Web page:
Georgia’s capital, Tbilisi, has a relatively well-organized and straightforward public transport system with metro, buses, and minibusses (marshrutka). And this ultimate guide to Tbilisi public transport shows you how to navigate transportation in Tbilisi with detailed information and tips to know.
Tbilisi Public Transport
Even though Tbilisi public transport has a simple system, navigating it might be a bit challenging. There are English titles on various means of transportation, making it easier to know where they go, but some only have Georgian text. Thus, I created a whole new post to understand Tbilisi public transport better.
Subway is only available in Tbilisi and has two lines, so it’s pretty easy to navigate. Opened in 1966, Tbilisi Metro was the fourth metro system in the ex-Soviet Union. Like any other metros of that time, they are dug deep underground, with most stations decorated with stucco and bas reliefs and mosaics.
In total, the metro is 27km long and has 23 stations in its 2 lines, out of which Rustvali has the longest escalator. The changing station is Station Square.
First line: Akhmeteli-Varketili is 19.6 km long with 16 stations.
Saburtalo line: Sation Square-State University is only 7.7 km long and has 7 stations.
For a visual understanding, refer to the Tbilisi metro map.
Opening hours: Every day; 6 am – 12 pm.
More posts you might want to read:
→ 33+ cool and free things to do in Tbilisi – comes with a free printable list
→ Where to stay in Tbilisi – complete neighborhood guide
→ Tbilisi restaurants – for authentic and modern Georgian cuisine
→ Breakfast spots – for early and late raisers
→ Vegetarian and vegan-friendly cafes – for a plant-based lifestyle
→ Unique food in Tbilisi – all the exciting foods & drinks to try here
→ 35+ Secret Insta spots – best photo spots to take gorgeous photos
→ Street art in Tbilisi – hunt down the best murals with a map
→ Museums in Tbilisi – check out some must-visit museums once here
→ Living in Tbilisi as a digital nomad – everything you’d want to know
→ Tbilisi Parking – ultimate guide on parking in Tbilisi
→ all the other posts for Tbilisi
Tbilisi buses are well organized and run on set schedules. Unlike in European cities, the bus schedule or the names of the stops are not written on the bus stops; electronic displays show the bus number, bus line, and the arrival time at that particular stop.
Buses in Tbilisi go to almost every district and neighborhood of the city, especially places where the metro is unavailable. Google Maps display the bus schedule; however, sometimes, it might be slightly inaccurate.
Local tip: every bus stop screen has an ID number and a phone number indicated as SMS: [number] to send an SMS for a real-time bus schedule. To send SMS, you would need to have a Georgian sim card. Send the stop ID number (for example, 1885) to the 93344 number and wait for the reply. Note, though, that you’ll be charged 0.06 GEL for each SMS even if you purchased an SMS package from your network carrier.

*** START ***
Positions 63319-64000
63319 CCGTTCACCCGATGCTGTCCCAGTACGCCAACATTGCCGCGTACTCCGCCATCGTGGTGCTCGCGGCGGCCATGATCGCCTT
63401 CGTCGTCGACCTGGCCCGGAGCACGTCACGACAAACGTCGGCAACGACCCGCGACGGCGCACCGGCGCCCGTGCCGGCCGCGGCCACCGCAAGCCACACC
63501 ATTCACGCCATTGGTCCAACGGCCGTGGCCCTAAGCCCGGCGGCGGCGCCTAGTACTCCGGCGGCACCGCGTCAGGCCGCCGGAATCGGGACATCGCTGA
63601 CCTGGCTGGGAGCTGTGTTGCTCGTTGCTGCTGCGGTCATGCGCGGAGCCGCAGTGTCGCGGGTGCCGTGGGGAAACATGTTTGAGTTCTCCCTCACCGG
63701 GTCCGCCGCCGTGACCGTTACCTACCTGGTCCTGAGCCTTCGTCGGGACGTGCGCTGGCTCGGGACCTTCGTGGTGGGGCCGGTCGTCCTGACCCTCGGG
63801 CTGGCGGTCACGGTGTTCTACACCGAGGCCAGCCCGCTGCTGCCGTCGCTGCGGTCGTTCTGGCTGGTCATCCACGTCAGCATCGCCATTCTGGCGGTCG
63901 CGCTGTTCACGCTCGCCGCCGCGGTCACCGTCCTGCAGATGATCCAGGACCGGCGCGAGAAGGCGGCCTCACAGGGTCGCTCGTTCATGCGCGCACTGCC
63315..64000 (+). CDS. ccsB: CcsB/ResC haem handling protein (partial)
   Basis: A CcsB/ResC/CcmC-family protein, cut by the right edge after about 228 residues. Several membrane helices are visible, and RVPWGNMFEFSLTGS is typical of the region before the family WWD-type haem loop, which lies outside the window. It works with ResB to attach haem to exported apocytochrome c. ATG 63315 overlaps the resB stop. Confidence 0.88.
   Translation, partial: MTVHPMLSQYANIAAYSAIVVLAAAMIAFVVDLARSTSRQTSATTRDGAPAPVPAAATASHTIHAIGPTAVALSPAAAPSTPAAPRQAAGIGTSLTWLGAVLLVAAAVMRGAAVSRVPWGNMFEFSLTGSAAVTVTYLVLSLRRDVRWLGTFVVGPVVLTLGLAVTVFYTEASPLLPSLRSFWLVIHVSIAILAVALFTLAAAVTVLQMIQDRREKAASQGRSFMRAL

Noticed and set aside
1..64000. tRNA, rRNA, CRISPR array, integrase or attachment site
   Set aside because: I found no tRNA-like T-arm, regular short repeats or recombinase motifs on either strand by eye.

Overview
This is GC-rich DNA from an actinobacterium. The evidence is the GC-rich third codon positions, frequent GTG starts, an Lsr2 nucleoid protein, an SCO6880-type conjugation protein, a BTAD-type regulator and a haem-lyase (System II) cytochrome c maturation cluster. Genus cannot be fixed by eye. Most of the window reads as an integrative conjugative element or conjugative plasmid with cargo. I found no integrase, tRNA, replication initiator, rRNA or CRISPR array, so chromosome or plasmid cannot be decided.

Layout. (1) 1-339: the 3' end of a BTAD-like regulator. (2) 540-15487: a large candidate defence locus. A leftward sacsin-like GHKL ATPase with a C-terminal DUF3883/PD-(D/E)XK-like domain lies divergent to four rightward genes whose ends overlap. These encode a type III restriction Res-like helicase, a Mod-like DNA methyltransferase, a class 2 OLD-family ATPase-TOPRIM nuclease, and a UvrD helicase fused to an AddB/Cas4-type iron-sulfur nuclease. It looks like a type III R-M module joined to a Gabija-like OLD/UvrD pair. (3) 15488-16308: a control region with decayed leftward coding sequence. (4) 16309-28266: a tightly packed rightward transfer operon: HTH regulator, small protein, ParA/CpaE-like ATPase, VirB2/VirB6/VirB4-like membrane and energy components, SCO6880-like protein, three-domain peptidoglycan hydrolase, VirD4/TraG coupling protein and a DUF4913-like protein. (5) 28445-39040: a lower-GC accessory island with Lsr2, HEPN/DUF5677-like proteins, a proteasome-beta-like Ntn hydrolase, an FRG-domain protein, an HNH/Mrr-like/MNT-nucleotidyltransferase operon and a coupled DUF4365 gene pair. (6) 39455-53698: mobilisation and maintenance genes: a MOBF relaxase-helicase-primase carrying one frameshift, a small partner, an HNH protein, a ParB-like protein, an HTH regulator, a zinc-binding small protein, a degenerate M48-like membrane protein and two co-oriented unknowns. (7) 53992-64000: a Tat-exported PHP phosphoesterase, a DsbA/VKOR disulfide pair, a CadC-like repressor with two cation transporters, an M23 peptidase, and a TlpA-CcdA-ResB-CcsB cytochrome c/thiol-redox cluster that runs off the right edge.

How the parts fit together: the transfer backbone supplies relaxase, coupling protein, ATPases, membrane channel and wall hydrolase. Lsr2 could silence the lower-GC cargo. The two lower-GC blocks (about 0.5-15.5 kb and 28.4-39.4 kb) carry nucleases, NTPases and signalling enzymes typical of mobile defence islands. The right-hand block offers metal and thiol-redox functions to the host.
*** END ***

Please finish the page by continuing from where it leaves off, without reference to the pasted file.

Bus stops in Tbilisi do have names, but they are not displayed on the bus stops, and very few buses have a monitor inside to notify what stop the bus is approaching. Therefore, I suggest monitoring it with Google Maps to avoid missing your stop.
There are alternative mobile apps for public transport schedules, but most of the time, they crash, or the English version doesn’t always work. So I recommend sticking with Google Maps, even if it’s inaccurate sometimes.
Note: From March 21, 2022, more than 70 bus numbers have changed. You can see the number of changes on this website.
Opening hours: It depends on the bus line, but usually they start at 7 am and operate until 11 pm.
Bus lines and timetables: Click here
Blue minibusses a.k.a marshrutkas
Similar to buses, marshrutkas have their own schedule. They are fast means of transport for many locals but very chaotic for foreigners. Marshrutkas can stop anywhere, just like taxis, except for main avenues and highways. Unless you know which number of marshrutka you need and where you need to stop, I would suggest sticking to straightforward metro and buses.
Marshrutka numbers are also shown on the electronic bus monitors and Google Maps. However, there is no icon to differentiate between a marshrutka or a bus.
Opening hours: Marshrutkas have their schedule and vary by line. Those running on busy lines start and end their working hours early in the morning until late evening. While less crowded ones have more late start and early finish.
ADVICE: always travel with comprehensive travel insurance that also covers COVID. I personally use Safetywing.
Tbilisi Public Transport Prices
With a new system introduced in February 2022, all means of public transport in Tbilisi have the same price: 1 GEL for 90 minutes. You won’t be charged extra if you change these transportations within 90 minutes. Note: for the free ride, you need to tap the machine after 15 minutes have passed.
You can’t pay with cash anymore in blue marshrutkas, only via MetroMoney card, Visa/Mastercard, or the new Travel Card introduced to the city from February 2022.